As drone prices continue to drop, the popularity of the flying devices has yet to wane. Couple this love of remote-controlled flying with the desperate need of today’s kids to pursue careers with STEM (science, technology, English and math) skills, and two companies saw a unique opportunity. Educational software maker Tynker has partnered with drone maker Parrot to combine drones with programming education in multiple ways, allowing both schools and parents at home to teach kids to code through drones.
Srinivas Mandyam, Tynker co-founder and CTO, said its software is equipped with a comprehensive school coding solution that makes it easy to integrate computer programming into any classroom with grade-specific programming courses. More than 60,000 schools teach programming using Tynker.
“The school curriculum is built for educators, with no previous programming experience needed”
Mandyam noticed that many schools were looking at drones as way of teaching robotics in Makerspaces. Factor in kids’ fascination with flying and the low cost of Parrot drones like the Mambo MiniDrone, and this partnership was born. Tynker software works exclusively with Parrot drones, including the Mambo, Swing, Airborne Night, Airborne Cargo, Jumping Race, Jumping Night, Jumping Sumo and Rolling Spider. And thanks to a new $150 consumer bundle that includes the Mambo Minidrone and a six-month subscription to the Tynker platform, it takes this educational element out of the classroom and into the home.
“With this partnership, instead of having kids use pre-made remote controllers, we created a flight simulator course where kids can virtually program a drone from their tablet,” Mandyam explained. “The same code works on real drones, allowing kids to apply their code right in front of their eyes. The pairing of Tynker and Parrot has already been a big hit with students and teachers.”
Jerome Bouvard, director of Parrot education, said the Mambo Minidrone offers a variety of impressive features, tricks and maneuvers that encourage imagination and creativity during play.
“These are a perfect fit for Tynker’s coding platform,” Bouvard explained. “Through Tynker, these tricks and functions become commands that children can use in a new way to create and solve problems.”
Through the many years of working in education, Mandyam learned that kids thrive off of hands-on play, so coding their own drone to do whatever they please is truly fun for them. As an added bonus, it also allows children to get outside and stay active, bringing the positive benefits of traditional play back into educational tech.
“Parents can rest easy knowing their kids are playing with an educational toy that teaches them crucial STEM skills that will help boost their computational and problem solving skills,” Mandyam added. “Because kids of all ages enjoy flying drones, this bundle presents a great opportunity for families to spend time learning together.”
Tynker’s platform was designed around gamified, block-based coding language, which Mandyam said targets kids as young as seven years old through an education tactic they can easily grasp. Tynker can also be easily integrated into popular games like Minecraft, where kids can explore coding through yet another vertical.
“The same code works on real drones, allowing kids to apply their code right in front of their eyes.”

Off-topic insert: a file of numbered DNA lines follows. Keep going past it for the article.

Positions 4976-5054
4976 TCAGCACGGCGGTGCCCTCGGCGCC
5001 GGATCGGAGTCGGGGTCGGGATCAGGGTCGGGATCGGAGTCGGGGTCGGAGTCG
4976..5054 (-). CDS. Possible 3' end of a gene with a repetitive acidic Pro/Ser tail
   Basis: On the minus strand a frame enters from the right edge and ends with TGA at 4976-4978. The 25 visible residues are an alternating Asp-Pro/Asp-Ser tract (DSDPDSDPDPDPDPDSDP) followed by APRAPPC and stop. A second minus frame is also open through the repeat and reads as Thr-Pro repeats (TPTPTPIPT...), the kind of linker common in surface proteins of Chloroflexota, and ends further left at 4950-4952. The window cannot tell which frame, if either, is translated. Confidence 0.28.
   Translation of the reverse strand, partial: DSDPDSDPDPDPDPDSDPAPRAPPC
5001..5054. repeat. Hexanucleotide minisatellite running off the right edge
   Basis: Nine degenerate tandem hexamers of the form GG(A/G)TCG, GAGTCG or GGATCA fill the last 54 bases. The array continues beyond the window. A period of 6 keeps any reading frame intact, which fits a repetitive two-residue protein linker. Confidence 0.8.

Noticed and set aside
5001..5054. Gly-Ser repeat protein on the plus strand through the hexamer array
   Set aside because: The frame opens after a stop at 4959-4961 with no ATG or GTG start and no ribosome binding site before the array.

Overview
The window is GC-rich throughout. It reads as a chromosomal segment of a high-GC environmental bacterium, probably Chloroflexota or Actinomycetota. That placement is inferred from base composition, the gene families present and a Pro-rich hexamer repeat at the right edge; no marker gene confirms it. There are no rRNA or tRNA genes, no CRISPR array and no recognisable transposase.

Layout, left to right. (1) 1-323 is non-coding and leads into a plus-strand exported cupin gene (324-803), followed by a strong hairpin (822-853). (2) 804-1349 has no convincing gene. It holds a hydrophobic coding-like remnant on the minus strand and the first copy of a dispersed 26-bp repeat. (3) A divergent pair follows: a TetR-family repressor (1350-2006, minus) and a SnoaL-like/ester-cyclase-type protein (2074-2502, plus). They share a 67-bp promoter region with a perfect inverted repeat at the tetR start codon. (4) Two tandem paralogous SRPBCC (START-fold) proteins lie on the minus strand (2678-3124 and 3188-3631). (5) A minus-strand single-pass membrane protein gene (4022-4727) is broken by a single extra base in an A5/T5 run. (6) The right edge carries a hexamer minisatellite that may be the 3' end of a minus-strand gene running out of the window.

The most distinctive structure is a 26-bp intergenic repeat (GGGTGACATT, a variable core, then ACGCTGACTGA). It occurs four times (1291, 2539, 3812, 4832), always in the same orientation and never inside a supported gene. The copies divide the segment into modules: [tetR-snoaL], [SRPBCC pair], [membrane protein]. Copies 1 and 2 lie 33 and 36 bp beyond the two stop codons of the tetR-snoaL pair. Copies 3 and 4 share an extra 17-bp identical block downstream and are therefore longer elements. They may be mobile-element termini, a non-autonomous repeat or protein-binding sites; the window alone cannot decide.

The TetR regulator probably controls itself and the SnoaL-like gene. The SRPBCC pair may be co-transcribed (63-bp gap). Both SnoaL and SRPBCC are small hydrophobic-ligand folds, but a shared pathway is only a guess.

Just a year after the launch of its Parrot education program, Bouvard has seen more than 400 schools in North America integrate Parrot products in their curriculum.
“K-12 educators are using this technology to get students interested in STEM, robotics and engineering,” Bouvard added.
Now what begins in the classroom can continue at home, giving a much different meaning to that dreaded word, “homework.”
“With our interest-based learning approach, we hope to inform kids everywhere that learning about STEM can and should be fun and attainable by all,” Mandyam said. “We absolutely encourage girls to take part in this education, just as much as we encourage boys to. This is the first time Tynker is bundled with a physical toy, which opens up an entire new world of possibilities.”
Mandyam said building a childhood interest in STEM has long-term benefits; given that the IT skills gap between available IT jobs and employees to fill them is projected to reach 1 million by 2020, an interest in STEM could very well translate into a job down the line.
Drones also tap into the current focus to attract more girls at a very young age to pursue STEM learning and develop the skills needed in today’s booming technology sectors.
“The gender gap in regards to women vs. men working in STEM is still quite large,” Mandyam admitted. “With this, kids are still being raised in environments where it’s not as common to see female leaders in tech. It takes extra effort to expose kids (both girls and boys) to the ideology that anyone and everyone can, in fact, be in this industry. Luckily, we are seeing more organizations pop up to encourage kids to become more involved in STEM, in addition to consumer-friendly products such as our bundle. Products like our bundle make programming less abstract and therefore more attractive to kids, making it an especially effective way to teach kids STEM concepts.”
Combining computing, drones and education may seem like a no-brainer, but it’s the first time these things have been bundled in such a way that “homework” takes on a whole new meaning for parents and kids.
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